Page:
Working Families Launch ‘We Rise’ Campaign to Train and Organize Immigrant Workers

The AFL-CIO will launch on Tuesday a national immigration training plan, “We Rise!” (¡Adelante!). It is designed to reach, mobilize and organize immigrant workers in their workplaces and in their communities. The three-day kick-off event in Washington, D.C., will include trainings, workshops and strategy sessions designed to empower immigrants and their allies to lead campaigns that will enhance the rights of all workers. The event will include more than 200 union members, leaders and staff from 23 unions, and activists and community leaders from 26 states across the nation.

This practical, hands-on training will provide labor union members, activists and leaders with all the tools necessary to realize the promise of the recent executive actions on immigration to improve standards for all working people and strengthen communities where our members work and live. Participants will be trained to assist as many eligible workers as possible to gain rights on the job by applying for the Deferred Action for Childhood Arrivals (DACA) and the Deferred Action for Parents of Americans and Lawful Permanent Residents (DAPA) programs and to encourage qualified legal permanent residents to become U.S. citizens.

The specific objectives of the training sessions are:

  • Build a shared understanding of what immigration implementation means for workers and the labor movement.
  • Identify the strategies, tools and resources necessary for successful implementation.
  • Generate a field plan for immigration implementation.
  • Create a national network of engaged unions and community partners.
  • Launch the We Rise! Initiative.

Scheduled to join the AFL-CIO in the training is a diverse array of organizations, including: the AFL-CIO Lawyers Coordinating Committee, AFSCME, AFT, Asian Pacific American Labor Alliance, Clean Carwash Campaign, Dream Team Los Angeles, Education Austin, Farmworker Justice, Labor Council for Latin American Advancement, Laborers (LIUNA), National Day Laborer Organizing Network, National Domestic Workers Alliance, Not1More, NPNA, the Orange County Labor Federation, PICO, Puente, the United Domestic Workers of America (UDW)/AFSCME Local 3930, United Food and Commercial Workers (UFCW) and United We Dream.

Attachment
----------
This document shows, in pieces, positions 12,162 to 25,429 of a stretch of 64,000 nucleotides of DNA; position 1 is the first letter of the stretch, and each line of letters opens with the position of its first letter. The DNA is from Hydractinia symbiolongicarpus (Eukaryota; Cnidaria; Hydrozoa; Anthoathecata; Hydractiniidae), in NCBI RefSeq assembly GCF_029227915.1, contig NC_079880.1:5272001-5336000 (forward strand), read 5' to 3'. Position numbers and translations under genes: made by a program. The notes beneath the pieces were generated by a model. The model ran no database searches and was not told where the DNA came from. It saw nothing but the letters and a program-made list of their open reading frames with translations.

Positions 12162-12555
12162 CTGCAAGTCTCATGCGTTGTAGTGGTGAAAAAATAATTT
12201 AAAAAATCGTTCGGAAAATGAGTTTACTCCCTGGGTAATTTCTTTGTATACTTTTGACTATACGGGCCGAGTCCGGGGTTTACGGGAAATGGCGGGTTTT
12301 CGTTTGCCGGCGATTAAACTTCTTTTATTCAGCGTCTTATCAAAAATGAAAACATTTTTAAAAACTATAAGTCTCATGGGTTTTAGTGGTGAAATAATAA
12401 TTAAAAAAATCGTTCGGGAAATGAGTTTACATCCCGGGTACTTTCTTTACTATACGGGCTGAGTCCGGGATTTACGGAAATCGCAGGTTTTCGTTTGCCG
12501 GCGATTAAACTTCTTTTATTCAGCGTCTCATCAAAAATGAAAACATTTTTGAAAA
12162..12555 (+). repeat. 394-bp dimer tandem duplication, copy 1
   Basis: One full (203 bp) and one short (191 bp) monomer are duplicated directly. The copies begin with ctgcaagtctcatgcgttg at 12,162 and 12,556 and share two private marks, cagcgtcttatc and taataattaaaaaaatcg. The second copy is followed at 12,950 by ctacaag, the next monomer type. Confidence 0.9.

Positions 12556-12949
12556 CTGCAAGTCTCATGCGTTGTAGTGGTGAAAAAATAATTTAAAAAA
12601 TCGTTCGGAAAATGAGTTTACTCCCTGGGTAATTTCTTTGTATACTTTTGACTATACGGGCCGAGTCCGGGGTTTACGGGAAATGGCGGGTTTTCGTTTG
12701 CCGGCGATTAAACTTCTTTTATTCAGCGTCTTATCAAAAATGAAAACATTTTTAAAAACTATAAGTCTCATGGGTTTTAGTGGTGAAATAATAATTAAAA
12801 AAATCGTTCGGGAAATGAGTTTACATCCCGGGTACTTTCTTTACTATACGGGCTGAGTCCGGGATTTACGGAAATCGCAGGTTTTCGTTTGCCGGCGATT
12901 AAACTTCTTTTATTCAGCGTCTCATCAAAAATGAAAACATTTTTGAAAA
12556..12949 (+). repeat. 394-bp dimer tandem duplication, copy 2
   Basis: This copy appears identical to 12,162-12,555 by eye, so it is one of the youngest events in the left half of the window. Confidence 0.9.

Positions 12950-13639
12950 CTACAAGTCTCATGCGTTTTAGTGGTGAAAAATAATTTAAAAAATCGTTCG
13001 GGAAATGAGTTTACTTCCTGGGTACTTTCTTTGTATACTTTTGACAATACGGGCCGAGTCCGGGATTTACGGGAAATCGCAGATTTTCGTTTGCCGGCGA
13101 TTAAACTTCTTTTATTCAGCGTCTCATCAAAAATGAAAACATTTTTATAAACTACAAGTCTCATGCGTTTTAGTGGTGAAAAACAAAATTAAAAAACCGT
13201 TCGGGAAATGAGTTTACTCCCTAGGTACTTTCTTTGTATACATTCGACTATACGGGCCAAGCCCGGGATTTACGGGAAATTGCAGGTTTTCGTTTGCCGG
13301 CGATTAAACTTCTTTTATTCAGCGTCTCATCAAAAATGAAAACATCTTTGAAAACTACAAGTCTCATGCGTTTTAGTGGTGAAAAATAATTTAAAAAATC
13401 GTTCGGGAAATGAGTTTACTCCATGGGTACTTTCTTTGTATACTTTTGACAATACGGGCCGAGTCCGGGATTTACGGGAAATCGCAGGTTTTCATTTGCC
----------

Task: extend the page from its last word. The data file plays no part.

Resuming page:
Reposted from AFL-CIO NOW

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How Much Progress for Women in Past 20 Years?

This is a cross-post from the Solidarity Center.

As more than 8,500 union members and other civil society activists gather at the United Nations in New York for the Commission on the Status of Women meeting, new research shows women have made some gains in the two decades since the landmark global meeting on women in Beijing but continue to suffer from economic insecurity and widespread discrimination and inequality in the workplace.

Fewer women are in the workforce today, according to a report by the International Labor Organization (ILO). In 1995, 52% of women and 80% of men were in the workforce, the ILO report finds. Today the participation rate for women is 50%, compared to 77% for men, reflecting in part the effects of the global recession.

Further, ILO research shows that women continue to be overrepresented in low-wage jobs that offer little security and few, if any, benefits. Women are paid 77 cents for every dollar a man makes—a rate that means women will not achieve pay equity with men before 2086. Women also work many hours without pay, a point made by an interactive, online report produced by the Bill & Melinda Gates Foundation, Clinton Foundation and Economist Intelligence Unit.